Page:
"It's life, Jim, but not as we know it." Don't you just love that famous line from Star Trek (actually it's from a song about Star Trek rather than the series itself, but it's become so popular that we all assume Dr Spok actually said it!)? I've been muttering it to myself a lot this week after a fascinating discovery in the vegetable garden made me realise I don't necessarily recognise 'life' even when I see it with my own eyes.
I've been happily watching a carrot, sown in the spring of 2013, slowly 'go to seed' (yes, in the deep south, it really does take 18-20 months to do this). From a strong, tall, upward shooting stalk, it formed tight flower buds which eventually opened into the most beautiful umbrella-shaped blooms. They seemed to last forever in our cool climare (about six weeks, in fact) and finally turned a deep brown. Every day I inspected them, waiting for the seed to appear and ripen so I could shake it into a paper bag and collect my own carrot seed for the very first time.
This week, when I still couldn't see the seed, and was beginning to think that our very wet early summer must have put paid to pollination, I began to lose heart. Still, the flower was well spent so I snipped it off and carried it inside regardless. A few shakes into my paper bag and a lot of dry material fell off the head . 'Seed!' I said to myself but when I tipped the contents of the bag into a bowl, I couldn't see anything resembling carrot seed. All that was in the bowl was a pile of rather prickly looking crumbs – nasty burr-covered bits and pieces – the sort of things that you could easily spend days picking off your socks after a tramping trip.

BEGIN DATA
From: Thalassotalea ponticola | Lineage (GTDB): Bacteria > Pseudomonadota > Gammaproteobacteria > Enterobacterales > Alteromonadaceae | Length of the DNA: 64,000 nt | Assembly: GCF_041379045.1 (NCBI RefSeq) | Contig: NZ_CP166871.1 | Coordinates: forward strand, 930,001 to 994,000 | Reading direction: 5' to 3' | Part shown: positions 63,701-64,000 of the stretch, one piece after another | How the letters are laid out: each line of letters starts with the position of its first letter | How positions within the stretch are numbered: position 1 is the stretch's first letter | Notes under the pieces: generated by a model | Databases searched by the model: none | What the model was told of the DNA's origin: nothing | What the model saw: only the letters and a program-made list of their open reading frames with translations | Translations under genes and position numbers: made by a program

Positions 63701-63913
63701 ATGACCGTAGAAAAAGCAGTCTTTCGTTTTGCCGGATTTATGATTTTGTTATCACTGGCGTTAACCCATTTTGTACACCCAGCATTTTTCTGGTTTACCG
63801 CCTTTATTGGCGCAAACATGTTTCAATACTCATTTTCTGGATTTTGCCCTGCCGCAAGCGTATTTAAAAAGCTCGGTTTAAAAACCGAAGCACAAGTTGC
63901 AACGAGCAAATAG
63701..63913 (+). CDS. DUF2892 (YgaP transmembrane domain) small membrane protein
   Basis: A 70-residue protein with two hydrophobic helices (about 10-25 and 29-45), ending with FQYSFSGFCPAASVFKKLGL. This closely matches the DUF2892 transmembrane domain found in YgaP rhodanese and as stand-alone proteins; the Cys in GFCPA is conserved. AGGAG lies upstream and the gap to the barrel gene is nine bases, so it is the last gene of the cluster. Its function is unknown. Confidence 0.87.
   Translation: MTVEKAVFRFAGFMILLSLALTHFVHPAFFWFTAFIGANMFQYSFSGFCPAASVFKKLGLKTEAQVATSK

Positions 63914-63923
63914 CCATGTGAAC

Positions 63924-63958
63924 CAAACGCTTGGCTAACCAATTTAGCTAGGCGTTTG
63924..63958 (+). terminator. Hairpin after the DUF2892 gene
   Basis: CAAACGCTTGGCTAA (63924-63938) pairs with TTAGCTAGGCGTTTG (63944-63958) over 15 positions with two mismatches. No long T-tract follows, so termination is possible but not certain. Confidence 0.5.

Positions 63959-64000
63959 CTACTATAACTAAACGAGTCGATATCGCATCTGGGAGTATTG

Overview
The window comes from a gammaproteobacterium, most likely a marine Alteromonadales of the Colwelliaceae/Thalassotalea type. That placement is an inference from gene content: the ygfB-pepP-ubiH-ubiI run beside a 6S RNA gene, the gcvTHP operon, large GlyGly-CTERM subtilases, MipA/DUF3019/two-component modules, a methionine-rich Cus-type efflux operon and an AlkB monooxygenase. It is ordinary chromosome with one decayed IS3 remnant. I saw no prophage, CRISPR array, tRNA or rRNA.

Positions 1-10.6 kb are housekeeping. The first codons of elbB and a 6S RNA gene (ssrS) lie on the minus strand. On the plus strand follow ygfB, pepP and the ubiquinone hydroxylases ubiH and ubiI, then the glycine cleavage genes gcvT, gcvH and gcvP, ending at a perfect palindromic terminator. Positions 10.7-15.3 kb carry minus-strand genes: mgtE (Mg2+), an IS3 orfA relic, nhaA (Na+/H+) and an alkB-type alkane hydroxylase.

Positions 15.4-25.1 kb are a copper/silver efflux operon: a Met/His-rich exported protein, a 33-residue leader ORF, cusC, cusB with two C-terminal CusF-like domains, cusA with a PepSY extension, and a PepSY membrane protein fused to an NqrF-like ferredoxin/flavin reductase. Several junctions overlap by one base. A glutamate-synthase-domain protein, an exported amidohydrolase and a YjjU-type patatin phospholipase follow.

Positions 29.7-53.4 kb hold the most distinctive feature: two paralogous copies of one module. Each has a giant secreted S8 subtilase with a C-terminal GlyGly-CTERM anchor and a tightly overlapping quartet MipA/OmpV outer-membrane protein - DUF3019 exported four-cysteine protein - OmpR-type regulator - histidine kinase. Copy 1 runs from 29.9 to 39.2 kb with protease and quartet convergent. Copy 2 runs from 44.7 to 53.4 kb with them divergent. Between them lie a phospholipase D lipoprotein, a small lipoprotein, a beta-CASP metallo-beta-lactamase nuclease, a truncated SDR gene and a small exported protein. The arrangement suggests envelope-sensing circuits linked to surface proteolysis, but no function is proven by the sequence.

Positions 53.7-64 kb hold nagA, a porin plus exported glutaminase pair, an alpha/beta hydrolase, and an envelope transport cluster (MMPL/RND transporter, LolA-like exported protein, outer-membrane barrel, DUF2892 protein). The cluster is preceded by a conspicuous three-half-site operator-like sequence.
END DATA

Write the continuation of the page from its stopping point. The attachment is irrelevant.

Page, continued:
It was the 'sock' image that finally made my poor brain go 'click'. Seed has to have some way of spreading – whether it's by wind (as with thistle down) or, in the case of tomatoes, through the faeces of whatever happens to eat them. And my carrot seed, bless them, were covered in burrs, ready to attach to whatever happened to be passing by when they fell to the ground!
Having made this 'brilliant discovery', I left the seeds on the window ledge to dry thoroughly, then rubbed them between my fingers. Off came the burs and there were what I (finally) recognised as the carrot seeds I usually tip out of a shop-bought packet.
As we move further into the 21st century, I suspect there will be more and more examples of 'life' we are unable to recognise. Whether it be the chlorinated 'salad' or soup vegetables stuffed into a plastic bag in the supermarket, or the cucumber encased in its vacuum packed plastic wrap, we are now moving about as far away from the natural world as it is possible to get. Which is all the more reason to collect your own seed – if, that is, you can recognise it!